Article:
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The presence of an intact thioester bond in thioester-containing proteins can be determined by heating under denaturing conditions in the absence of reducing agent, promoting autolytic cleavage of the peptide chain at the site of the thioester bond [20]. The thioester bond is hydrolyzed in precipitated TEP1*S1cut (Figure 4B, lane 1). In contrast, soluble TEP1*S1cut in complex with LRIM1/APL1C possesses an intact thioester, as shown by heat-induced fragmentation of the C-terminal fragment (Figure 4B, lane 6). We conclude that the conformational changes in TEP1 required for the binding of LRIM1/APL1C is distinct from that involving reaction of the thioester. Hence the complex between LRIM1/APL1C and TEP1*S1cut is a distinct species from the complex of LRIM1/APL1C and TEP1*R1cut(MeNH2) [15].

The preceding experiments suggest that formation of the ternary complex between TEP1*S1cut and LRIM1/APL1C is due to a conformational change with a similar half-life as the measured rate of thioester hydrolysis. Thus previous attempts to produce a ternary complex between TEP1*R1cut and LRIM1/APL1C were unsuccessful simply because the period of incubation was too short. Accordingly FLAG immunoprecipitation assays were performed with 6×His-tagged TEP1cut proteins and FLAG-tagged LRIM1/APL1C. TEP1*S1cut co-immunoprecipitated with LRIM1/APL1C within 24 h (~3× t1/2 for thioester hydrolysis) whereas TEP1*R1cut remained in the supernatant after 48 h (Figure 4C). However, after incubation at 20°C for 24 days (~4× t1/2 for thioester hydrolysis) TEP1*R1cut remained soluble and was co-immunoprecipitated with LRIM1/APL1C (Figure 4D). Thus the conformational change following limited proteolysis in vitro that allows TEP1*S1cut and TEP1*R1cut to bind LRIM1/APL1C is comparable to their respective rates of thioester hydrolysis and precipitation in the absence of LRIM1/APL1C.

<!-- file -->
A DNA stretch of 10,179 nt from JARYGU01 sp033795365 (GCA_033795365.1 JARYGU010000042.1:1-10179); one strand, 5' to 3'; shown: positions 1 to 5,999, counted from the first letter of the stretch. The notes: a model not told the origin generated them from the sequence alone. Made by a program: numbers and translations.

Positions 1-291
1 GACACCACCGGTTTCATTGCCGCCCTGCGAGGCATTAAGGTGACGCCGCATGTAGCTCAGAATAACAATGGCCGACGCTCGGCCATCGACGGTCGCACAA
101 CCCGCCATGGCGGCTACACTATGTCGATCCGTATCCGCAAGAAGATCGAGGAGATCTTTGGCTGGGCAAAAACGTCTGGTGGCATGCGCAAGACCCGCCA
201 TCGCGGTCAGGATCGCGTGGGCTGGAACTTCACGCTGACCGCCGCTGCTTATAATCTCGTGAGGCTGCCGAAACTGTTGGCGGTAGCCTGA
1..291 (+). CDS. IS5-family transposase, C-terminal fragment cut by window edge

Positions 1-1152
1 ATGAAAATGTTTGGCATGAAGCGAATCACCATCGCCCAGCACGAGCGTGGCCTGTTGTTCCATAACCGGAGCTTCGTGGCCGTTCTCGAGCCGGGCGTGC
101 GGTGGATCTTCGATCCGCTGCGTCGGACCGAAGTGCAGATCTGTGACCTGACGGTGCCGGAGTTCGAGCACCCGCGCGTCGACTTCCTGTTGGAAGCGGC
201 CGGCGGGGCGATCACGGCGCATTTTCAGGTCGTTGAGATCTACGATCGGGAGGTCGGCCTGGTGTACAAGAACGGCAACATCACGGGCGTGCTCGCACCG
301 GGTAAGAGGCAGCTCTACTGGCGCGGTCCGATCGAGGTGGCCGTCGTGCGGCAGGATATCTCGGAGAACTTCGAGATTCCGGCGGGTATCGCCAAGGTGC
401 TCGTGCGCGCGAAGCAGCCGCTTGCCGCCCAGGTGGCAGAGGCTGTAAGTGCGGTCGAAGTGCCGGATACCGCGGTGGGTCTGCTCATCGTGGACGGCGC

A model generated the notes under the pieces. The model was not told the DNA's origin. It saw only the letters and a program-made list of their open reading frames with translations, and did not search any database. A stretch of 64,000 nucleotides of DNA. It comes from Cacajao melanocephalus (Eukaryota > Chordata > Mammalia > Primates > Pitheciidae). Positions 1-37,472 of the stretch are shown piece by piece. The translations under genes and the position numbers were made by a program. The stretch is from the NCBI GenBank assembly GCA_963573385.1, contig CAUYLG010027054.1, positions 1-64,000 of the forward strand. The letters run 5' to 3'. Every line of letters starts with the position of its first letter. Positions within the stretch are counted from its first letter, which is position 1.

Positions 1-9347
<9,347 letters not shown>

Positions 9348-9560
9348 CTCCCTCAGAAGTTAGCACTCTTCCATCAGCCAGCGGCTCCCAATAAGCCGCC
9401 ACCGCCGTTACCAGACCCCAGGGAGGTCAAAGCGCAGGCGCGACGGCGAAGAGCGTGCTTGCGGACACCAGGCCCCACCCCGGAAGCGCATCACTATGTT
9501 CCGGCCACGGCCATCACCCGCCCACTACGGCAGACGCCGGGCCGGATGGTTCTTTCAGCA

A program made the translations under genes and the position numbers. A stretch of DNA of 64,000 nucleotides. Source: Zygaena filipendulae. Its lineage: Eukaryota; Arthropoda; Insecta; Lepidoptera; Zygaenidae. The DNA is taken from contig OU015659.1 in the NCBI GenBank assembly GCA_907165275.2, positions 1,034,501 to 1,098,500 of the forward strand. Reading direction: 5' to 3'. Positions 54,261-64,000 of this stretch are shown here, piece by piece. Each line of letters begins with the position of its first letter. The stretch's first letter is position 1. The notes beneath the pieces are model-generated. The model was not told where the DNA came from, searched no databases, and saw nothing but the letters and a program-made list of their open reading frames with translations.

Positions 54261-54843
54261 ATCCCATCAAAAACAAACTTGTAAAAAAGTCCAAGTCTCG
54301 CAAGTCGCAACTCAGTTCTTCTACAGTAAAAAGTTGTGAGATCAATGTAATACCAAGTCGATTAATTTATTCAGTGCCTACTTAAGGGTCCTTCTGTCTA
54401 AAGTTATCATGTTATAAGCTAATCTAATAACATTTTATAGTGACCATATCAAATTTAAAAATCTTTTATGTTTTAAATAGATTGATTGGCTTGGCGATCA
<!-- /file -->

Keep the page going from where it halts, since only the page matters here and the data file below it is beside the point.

Discussion

As a central component of humoral immunity in A. gambiae, the TEP1 gene is under selective pressure. Significant variation within two major allelic forms, TEP1*S and TEP1*R, are found in both laboratory and wild mosquito populations. Comparison of the structures of TEP1*S1 and TEP1*R1 reveals the consequences of this variation on the pro-form of TEP1 and stabilization of the intramolecular thioester bond. We observe distinct side chain and backbone conformations of two hypervariable loops within the thioester domain and two complementary substitutions within the MG8 domain that directly influence the TED-MG8 interface and the surrounding environment of the thioester bond.